BrewDog Seeks $10 Million Via Crowdfunding campaign

Less than a year after opening a $50 million U.S. production facility, Scottish craft beer makers BrewDog have embarked on a $10 million crowdfunding campaign to fund its U.S. expansion plans.

BrewDog announced the campaign last week in a video in which founders James Watt and Martin Dickie drop stuffed cats from a helicopter on Wall Street in order to “openly mock the caricature of the Wall Street fat cat banker.”

Recall that Brewdog sold a 22 percent stake valued at $265 million to private equity firm TSG Consumer Partners, which has offices in New York City and San Francisco, in April 2017.

With 75 days remaining in the Equity for Punks USA campaign, BrewDog has secured more than $249,000 of its $10 million goal. The company is hoping to raise as much as $40 million by offering 800,000 shares of BrewDog USA common stock at $50 per share.

In press literature, BrewDog touted that the company is owned by more than 80,000 investors and has raised more than $103 million to-date. Last July, BrewDog also closed its first Equity for Punks USA round, raising more than $7 million from about 8,000 investors.

The European version of BrewDog’s Equity for Punks campaign is in its fifth round and has raised more than $24.8 million as of press time with 126 days left in that campaign.

Speaking to Brewbound, BrewDog USA CEO Tanisha Robinson said the company’s goal is to hit $10 million before the company’s U.S. shareholder meeting, dubbed “Annual General Mayhem,” on August 25.

Robinson said BrewDog, which last year opened a 100,000 sq. ft. production facility and taproom in Columbus, Ohio, plans to use the money to hire territory managers in the markets where the company now ships its beer as well as other upgrades to its facility.

Earlier this year, BrewDog expanded distribution to seven states — Indiana, Illinois, Kentucky Tennessee, New York, New Jersey and Pennsylvania. And it plans to begin shipping beer to Michigan and West Virginia within the next month, Robinson added.

Before the end of the year, the company also expects to expand distribution to Minnesota, Wisconsin, and Connecticut.

“We obviously have our eye on being a national brand within the next few years, and so, in my view, we really wanted to establish our regional footprint in those dozen or so states,” Robinson said. “Obviously, we have to win in Ohio, but I think having a really strong regional base and then thinking about having a wider expansion in the U.S. is what we see as our foundation.”

One of the drivers of the rapid expansion into these states has been support from grocery chains, Robinson said.

“We’ve got great partnership with Giant Eagle, Kroger, Whole Foods and Meijer and Wegmans, which has been huge drivers in us building momentum in these certain markets,” she said.

BrewDog also has its sights set on adding more brewpubs, seeding locations in Cincinnati, Indianapolis, Pittsburgh, Louisville and Cleveland. The company currently operates a tasting room at its production facility as well as two brewpubs in the Short North and Franklinton neighborhoods of Columbus.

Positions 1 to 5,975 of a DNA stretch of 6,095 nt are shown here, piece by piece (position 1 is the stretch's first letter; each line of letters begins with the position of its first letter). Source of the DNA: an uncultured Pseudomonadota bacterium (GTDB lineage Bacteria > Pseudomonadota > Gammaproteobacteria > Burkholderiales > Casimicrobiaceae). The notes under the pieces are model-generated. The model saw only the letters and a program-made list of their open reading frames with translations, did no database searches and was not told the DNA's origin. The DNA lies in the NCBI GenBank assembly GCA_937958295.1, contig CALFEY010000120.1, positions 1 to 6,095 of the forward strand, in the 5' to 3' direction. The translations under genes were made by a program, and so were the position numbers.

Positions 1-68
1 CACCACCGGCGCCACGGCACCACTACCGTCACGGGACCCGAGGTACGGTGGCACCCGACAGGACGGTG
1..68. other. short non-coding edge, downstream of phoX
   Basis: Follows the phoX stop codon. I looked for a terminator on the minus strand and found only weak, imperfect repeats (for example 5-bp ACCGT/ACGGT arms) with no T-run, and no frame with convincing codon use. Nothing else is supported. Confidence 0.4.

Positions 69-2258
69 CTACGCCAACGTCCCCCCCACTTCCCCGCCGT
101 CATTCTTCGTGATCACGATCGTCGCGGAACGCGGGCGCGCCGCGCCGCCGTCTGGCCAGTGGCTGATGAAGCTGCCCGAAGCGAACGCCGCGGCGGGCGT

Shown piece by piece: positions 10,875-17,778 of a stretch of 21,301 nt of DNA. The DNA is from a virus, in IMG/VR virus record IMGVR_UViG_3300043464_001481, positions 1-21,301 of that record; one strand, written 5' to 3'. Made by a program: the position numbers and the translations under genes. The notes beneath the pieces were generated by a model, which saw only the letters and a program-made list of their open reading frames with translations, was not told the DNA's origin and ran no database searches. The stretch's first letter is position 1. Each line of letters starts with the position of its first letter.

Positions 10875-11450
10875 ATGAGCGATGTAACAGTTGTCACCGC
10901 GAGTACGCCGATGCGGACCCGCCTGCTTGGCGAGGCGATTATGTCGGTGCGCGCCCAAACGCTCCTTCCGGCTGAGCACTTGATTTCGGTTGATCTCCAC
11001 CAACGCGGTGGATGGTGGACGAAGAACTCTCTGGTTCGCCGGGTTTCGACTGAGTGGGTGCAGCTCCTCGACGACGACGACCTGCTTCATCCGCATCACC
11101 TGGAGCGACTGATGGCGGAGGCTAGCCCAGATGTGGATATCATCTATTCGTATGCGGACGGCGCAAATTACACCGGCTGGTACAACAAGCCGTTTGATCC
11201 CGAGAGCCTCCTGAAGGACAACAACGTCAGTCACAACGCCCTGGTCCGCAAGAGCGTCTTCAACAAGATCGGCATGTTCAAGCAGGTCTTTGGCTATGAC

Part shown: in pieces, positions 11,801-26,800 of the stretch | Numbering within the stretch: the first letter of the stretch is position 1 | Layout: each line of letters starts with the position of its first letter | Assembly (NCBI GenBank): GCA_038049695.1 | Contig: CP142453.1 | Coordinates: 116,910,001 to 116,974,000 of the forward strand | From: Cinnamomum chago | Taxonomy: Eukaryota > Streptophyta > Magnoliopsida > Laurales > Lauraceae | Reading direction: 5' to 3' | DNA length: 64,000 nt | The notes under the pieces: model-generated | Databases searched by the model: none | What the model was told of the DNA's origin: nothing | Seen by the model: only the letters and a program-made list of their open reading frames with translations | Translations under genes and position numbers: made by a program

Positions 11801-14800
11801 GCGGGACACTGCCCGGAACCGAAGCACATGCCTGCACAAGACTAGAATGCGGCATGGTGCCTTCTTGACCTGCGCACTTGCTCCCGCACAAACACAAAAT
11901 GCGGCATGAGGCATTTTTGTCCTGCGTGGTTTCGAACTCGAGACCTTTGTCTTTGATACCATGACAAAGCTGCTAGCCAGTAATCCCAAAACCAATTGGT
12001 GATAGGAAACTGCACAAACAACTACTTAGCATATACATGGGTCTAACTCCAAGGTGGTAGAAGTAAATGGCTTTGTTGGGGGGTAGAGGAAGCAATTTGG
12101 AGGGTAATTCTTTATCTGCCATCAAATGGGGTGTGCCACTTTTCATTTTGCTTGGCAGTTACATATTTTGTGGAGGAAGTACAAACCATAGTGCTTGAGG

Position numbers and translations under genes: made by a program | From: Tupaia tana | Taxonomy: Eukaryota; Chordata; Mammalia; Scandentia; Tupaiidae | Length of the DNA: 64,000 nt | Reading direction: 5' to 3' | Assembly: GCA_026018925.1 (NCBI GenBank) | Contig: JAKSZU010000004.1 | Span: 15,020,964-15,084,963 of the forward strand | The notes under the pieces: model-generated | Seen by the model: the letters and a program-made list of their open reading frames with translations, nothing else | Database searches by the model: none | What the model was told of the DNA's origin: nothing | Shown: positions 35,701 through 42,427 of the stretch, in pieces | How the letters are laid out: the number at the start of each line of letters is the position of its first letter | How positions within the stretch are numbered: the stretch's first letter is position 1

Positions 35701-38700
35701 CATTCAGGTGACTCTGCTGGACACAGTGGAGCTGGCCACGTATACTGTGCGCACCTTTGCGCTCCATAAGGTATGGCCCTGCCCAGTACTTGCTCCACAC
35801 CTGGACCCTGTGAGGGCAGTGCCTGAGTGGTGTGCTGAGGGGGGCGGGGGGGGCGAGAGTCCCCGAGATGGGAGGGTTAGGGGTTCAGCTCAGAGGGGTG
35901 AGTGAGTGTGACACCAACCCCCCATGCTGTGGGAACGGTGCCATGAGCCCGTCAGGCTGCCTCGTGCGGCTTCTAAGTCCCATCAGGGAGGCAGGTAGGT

Robinson said BrewDog’s strategy is to open pubs in neighborhoods “that have been left behind” and give them an economic development boost.

“We have an opportunity to really think about our brewpub business in a way that we go to neighborhoods that it matters that a business like ours is showing up,” she said.

BrewDog has also promised to open a brewpub within 18 months in any city in which 500 people invest in Equity for Punks USA. So far, Gloucester County, Virginia, is “about halfway” to hitting that goal, Robinson said.

BrewDog is also earmarking funds from the raise to build a dedicated events space on its Columbus campus, install an automated keg line and develop its sour beer program, which is housed inside the “DogHouse” hotel. That venue is slated to open in August.

Robinson said the events space will allow the company to host weddings and corporate retreats as well as live music bookings.

BrewDog also plans to hire for an event sales position to drive activity in its pubs as well as future event space and hotel. The company will also add personnel to its marketing and finance teams, Robinson said. BrewDog recently already hired long-time New Belgium brewer and brewing supervisor Tamar Banner, who helps oversee brewing operations as a production manager.

“We’re still a pretty lean and scrappy team,” Robinson said.

BrewDog, which started production last summer at its Ohio facility and began shipping beer last August, sold about 4,000 barrels in 2017. This year, Robinson said, BrewDog is on track to sell about 24,000 barrels.

“Our target for this year of 24,000 barrels is our base, but we want to more than double that in 2019,” she said.

Elvis Juice, BrewDog’s grapefruit-infused IPA, accounts for about half of the company’s volume while New England-style IPA “Hazy Jane” makes up about 20 percent of its business, Robinson said. Meanwhile, Punk IPA, the company’s U.K, flagship, is about 18 percent of its U.S. volume.

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